AAS 196th Meeting, June 2000
Session 5. Be Star and Other Atmosphere Studies
Display, Monday, June 5, 2000, 9:20am-6:30pm, Empire Hall South

[Previous] | [Session 5] | [Next]

[5.06] Decoupling of Dense Clumps and Disk Formation in Hot Star Winds

J.E. Bjorkman, J. Zsargó (University of Toledo)

Radiatively-driven hot star winds are highly unstable, leading to the formation of high density, slowly moving components within a fast rarefied ambient wind. This clumpiness and the possibility that dense regions may move separately from the ambient wind has interesting theoretical and observational consequences. Recent, one dimensional simulations of clumps in the wind of \tau~Scorpii show that some unusual characteristics (hard X-ray emission and redshifted O~{\sc vi} absorption) of this early B star can be attributed to infalling clumps.

Here we extend this approach to 3 dimensions to investigate the effects of density fluctuations on the winds and disks of rapidly-rotating B stars. There is abundant observational evidence supporting the existence of circumstellar disks around such stars; however, there is as yet no completely satisfactory theoretical explanation. One of the most recent and originally promising theories is the Wind Compressed Disk (WCD) model, but numerical simulations incorporating nonradial radiation forces do not support WCD formation. However, if the dense clumps decouple from the underlying ambient wind, they may be able to orbit the star, possibly creating the equatorial disk.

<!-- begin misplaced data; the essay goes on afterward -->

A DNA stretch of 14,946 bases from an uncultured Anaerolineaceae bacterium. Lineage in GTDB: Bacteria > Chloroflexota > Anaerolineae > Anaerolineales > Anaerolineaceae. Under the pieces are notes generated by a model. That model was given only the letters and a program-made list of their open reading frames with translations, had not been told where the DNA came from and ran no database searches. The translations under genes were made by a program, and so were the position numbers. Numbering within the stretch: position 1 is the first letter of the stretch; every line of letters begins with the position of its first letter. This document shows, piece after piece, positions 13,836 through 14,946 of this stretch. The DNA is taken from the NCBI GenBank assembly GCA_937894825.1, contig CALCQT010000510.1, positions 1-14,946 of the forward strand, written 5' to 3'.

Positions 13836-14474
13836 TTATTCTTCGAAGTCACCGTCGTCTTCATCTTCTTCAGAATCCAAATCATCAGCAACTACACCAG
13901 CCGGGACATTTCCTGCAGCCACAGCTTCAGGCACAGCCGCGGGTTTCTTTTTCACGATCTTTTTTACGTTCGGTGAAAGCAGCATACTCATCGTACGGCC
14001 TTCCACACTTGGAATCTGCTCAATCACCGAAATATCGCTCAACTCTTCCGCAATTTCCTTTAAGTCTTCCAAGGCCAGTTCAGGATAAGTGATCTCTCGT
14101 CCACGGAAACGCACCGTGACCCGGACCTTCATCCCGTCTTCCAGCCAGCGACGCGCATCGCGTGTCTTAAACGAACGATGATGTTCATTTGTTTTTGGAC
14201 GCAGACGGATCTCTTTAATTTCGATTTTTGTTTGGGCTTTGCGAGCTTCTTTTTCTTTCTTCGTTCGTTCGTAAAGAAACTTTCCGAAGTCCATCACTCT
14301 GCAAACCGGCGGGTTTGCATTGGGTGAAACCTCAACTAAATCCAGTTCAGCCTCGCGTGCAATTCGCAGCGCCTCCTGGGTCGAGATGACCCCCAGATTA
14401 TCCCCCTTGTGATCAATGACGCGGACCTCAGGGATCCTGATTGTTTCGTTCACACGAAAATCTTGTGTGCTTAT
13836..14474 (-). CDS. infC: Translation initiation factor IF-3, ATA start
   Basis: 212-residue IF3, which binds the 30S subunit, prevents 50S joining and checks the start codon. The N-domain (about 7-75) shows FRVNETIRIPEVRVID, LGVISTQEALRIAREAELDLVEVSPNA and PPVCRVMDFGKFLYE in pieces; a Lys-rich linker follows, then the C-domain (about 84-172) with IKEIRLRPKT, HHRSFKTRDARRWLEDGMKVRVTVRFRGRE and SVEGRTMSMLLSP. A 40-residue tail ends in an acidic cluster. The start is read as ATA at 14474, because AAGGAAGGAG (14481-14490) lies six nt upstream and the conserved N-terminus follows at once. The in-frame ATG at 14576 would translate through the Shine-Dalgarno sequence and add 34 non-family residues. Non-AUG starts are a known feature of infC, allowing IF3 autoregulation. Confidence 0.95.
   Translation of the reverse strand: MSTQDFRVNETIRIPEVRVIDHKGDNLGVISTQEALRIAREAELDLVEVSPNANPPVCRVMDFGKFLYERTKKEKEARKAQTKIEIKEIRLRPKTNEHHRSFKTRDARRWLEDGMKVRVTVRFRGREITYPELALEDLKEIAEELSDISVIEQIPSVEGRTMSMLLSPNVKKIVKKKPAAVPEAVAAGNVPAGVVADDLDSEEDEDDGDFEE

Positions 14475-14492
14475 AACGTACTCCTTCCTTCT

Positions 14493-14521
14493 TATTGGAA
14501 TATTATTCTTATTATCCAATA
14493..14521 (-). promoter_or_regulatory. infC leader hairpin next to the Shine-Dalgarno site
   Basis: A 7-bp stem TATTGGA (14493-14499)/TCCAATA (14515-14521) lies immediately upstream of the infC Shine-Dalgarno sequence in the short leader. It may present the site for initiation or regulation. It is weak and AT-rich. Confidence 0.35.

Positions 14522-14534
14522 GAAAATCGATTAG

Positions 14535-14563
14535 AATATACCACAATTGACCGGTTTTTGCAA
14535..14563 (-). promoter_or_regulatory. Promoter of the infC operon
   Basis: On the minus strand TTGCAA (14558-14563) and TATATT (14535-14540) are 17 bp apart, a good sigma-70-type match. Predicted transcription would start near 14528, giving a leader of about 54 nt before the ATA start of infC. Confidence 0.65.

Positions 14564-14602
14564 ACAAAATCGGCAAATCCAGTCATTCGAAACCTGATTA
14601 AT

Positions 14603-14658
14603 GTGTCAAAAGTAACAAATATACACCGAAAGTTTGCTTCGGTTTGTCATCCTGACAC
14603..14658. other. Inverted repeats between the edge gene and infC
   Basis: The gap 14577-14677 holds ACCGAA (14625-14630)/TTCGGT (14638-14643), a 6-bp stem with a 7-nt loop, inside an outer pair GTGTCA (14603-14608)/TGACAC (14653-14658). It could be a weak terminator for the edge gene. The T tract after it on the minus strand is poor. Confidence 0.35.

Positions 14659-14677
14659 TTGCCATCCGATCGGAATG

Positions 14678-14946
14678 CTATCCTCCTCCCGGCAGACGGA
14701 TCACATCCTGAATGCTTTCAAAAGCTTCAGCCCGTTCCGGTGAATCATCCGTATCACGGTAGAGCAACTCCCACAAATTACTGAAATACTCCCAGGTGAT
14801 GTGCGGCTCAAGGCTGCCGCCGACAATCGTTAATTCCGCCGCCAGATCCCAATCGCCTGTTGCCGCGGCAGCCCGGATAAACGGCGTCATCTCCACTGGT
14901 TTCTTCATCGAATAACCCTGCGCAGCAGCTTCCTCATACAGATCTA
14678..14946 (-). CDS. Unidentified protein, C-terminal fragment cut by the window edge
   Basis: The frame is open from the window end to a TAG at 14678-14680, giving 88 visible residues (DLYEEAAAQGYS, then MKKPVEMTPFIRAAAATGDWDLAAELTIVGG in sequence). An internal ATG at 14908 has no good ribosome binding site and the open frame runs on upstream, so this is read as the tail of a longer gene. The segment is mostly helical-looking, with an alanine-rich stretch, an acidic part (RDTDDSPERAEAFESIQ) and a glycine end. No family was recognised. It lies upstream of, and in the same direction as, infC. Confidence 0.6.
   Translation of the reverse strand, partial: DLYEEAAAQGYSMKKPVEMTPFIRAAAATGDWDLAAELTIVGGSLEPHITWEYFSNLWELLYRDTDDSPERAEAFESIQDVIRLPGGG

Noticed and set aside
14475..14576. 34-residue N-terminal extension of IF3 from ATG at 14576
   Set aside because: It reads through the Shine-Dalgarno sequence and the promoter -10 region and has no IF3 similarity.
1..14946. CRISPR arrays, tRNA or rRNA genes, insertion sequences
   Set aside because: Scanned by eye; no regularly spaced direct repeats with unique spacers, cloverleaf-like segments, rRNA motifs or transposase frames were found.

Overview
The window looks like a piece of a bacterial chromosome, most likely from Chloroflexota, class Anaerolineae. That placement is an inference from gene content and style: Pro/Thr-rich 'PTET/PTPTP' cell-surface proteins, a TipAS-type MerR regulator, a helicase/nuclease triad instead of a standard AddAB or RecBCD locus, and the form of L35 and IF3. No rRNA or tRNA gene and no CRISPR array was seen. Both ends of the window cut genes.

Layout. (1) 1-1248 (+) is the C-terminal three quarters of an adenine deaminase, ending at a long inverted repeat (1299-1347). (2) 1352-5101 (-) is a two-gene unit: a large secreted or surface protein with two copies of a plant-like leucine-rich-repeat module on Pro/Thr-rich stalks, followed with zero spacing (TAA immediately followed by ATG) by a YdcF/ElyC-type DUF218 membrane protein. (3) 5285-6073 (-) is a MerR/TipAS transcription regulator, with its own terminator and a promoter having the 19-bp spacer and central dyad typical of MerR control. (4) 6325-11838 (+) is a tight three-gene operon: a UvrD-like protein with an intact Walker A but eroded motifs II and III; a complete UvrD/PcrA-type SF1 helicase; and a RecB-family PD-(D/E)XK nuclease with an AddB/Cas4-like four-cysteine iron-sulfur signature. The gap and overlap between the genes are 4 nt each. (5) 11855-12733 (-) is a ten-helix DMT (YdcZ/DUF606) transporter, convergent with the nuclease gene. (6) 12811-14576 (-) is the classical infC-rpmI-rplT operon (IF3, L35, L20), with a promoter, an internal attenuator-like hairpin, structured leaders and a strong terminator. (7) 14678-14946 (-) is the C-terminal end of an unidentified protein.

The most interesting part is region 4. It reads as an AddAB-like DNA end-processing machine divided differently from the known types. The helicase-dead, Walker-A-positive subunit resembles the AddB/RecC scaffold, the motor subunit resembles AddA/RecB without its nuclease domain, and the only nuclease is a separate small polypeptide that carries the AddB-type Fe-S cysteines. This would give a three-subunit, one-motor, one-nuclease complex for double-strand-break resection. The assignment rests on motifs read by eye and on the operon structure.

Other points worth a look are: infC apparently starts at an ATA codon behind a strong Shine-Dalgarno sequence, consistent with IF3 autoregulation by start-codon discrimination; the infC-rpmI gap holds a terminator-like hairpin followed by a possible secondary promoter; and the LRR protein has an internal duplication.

We present a simple Lagrangian analysis that calculates the trajectory of dense blobs in the ambient wind. The parameters (mass and initial position of the clumps) are mapped to find the range of infalling, outflowing, and equator-crossing clumps. The density distribution of the clumps in the circumstellar envelope and the mass-flux onto the disk also will be presented, and the effects of the diffuse radiation field on the clump trajectories is being investigated.

The author(s) of this abstract have provided an email address for comments about the abstract: jon@physics.utoledo.edu

[Previous] | [Session 5] | [Next]